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Standards- based assessment Tim McNamara The University of Melbourne.

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1 Standards- based assessment Tim McNamara The University of Melbourne

2 Standards-based assessment and criterion referencing Standards-based assessment is a form of criterion-referenced assessment (cf norm- referenced assessment).

3 Information derived from a Criterion-Referenced Test The degree to which the student has attained criterion performance, for example whether he can satisfactorily prepare an experimental report. Glaser 1994 [1963], p.6

4 Information derived from a Norm-Referenced Test The relative ordering of individuals with respect to their test performance, for example, whether Student A can solve his problems more quickly than Student B. Glaser 1994 [1963], p.6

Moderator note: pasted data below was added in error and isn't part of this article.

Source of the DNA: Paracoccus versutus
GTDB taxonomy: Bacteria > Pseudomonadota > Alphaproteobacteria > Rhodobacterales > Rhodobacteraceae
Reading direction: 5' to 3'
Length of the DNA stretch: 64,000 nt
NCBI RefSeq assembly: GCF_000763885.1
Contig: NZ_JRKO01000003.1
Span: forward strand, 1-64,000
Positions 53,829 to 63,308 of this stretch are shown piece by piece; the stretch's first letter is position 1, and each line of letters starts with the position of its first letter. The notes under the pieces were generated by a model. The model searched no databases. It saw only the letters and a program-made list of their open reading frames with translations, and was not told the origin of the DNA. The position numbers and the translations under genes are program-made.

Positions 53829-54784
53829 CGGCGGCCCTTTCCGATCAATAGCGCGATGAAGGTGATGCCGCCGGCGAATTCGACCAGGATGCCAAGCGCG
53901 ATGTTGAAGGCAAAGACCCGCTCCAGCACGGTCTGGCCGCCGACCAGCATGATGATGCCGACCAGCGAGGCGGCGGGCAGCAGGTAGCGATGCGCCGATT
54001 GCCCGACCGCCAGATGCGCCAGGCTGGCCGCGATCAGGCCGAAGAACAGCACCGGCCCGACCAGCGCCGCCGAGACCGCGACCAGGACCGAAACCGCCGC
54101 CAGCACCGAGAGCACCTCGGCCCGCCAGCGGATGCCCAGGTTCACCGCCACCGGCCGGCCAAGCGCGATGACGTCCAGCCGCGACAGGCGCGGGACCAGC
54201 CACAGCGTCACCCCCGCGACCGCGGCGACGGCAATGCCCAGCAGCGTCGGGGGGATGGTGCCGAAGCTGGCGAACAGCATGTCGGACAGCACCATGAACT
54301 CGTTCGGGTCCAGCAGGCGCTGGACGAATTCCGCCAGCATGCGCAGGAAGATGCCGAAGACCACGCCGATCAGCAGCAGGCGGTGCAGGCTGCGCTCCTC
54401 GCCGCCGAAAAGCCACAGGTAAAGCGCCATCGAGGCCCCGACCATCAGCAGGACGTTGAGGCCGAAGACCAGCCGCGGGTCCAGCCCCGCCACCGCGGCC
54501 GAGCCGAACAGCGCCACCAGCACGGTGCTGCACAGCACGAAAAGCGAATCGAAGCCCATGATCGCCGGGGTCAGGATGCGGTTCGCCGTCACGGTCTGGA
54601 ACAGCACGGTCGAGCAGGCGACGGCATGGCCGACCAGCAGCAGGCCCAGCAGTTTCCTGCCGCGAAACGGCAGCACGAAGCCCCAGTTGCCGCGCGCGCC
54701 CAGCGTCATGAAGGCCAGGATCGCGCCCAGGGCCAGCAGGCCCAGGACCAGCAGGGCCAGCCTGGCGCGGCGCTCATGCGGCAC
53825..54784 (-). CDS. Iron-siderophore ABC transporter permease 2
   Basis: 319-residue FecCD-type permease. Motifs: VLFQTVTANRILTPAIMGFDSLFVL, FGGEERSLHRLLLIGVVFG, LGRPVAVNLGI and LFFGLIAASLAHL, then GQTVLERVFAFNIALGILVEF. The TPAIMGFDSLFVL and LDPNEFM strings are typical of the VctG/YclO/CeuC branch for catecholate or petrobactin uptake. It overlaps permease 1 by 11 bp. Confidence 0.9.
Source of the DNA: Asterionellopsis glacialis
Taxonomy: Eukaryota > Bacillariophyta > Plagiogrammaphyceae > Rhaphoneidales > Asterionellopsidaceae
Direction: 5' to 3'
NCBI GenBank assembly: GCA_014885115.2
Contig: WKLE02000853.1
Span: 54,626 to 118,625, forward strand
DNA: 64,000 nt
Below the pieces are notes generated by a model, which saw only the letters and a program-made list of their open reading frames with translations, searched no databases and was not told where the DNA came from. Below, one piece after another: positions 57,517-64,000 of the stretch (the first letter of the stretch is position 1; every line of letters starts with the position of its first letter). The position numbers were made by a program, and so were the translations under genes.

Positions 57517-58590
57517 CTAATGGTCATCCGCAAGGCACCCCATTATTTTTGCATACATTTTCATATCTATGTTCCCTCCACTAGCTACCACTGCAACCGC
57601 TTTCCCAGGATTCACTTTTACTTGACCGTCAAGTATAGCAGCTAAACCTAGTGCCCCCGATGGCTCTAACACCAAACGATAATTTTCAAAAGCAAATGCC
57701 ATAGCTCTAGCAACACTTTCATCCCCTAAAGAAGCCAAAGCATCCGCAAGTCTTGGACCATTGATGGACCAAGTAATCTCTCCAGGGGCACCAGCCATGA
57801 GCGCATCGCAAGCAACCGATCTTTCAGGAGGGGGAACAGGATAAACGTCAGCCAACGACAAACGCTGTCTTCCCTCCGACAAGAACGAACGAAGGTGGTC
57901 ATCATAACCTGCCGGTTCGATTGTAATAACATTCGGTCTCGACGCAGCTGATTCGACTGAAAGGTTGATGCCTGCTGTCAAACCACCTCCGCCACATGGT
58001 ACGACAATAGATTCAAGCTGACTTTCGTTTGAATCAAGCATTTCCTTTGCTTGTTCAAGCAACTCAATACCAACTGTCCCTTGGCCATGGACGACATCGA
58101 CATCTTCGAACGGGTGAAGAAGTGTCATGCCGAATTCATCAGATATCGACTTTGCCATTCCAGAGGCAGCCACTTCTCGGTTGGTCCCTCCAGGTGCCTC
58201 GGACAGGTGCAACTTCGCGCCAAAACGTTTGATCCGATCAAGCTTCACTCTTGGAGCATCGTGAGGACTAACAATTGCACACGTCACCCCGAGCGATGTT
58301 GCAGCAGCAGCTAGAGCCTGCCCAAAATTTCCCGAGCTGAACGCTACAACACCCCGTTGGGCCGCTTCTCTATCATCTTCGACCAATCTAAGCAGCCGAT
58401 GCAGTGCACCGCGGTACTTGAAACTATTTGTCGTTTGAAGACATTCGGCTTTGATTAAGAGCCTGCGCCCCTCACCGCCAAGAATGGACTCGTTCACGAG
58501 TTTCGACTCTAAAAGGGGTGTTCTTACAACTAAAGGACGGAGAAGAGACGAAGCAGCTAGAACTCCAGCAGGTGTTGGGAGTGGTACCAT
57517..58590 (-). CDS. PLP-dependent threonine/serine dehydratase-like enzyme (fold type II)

5 Definition of a criterion- referenced test A criterion-referenced test is one that is deliberately constructed to yield measurements that are directly interpretable in terms of specified performance standards. Performance standards are generally specified by defining a class or domain of tasks that should be performed by the individual. Glaser and Nitko, 1971, p. 653

6 Definition of a criterion- referenced test (2) A student’s score on a criterion-referenced measure provides explicit information as to what the student can and can’t do. Criterion-referenced measures indicate the content of the behavioural repertory, and the correspondence between what an individual does and the underlying continuum of achievement. Measures which assess student achievement in terms of a certain criterion standard thus provide information as to the degree of competence attained by a particular student which is independent of reference to the performance of others. Glaser, 1963, p. 519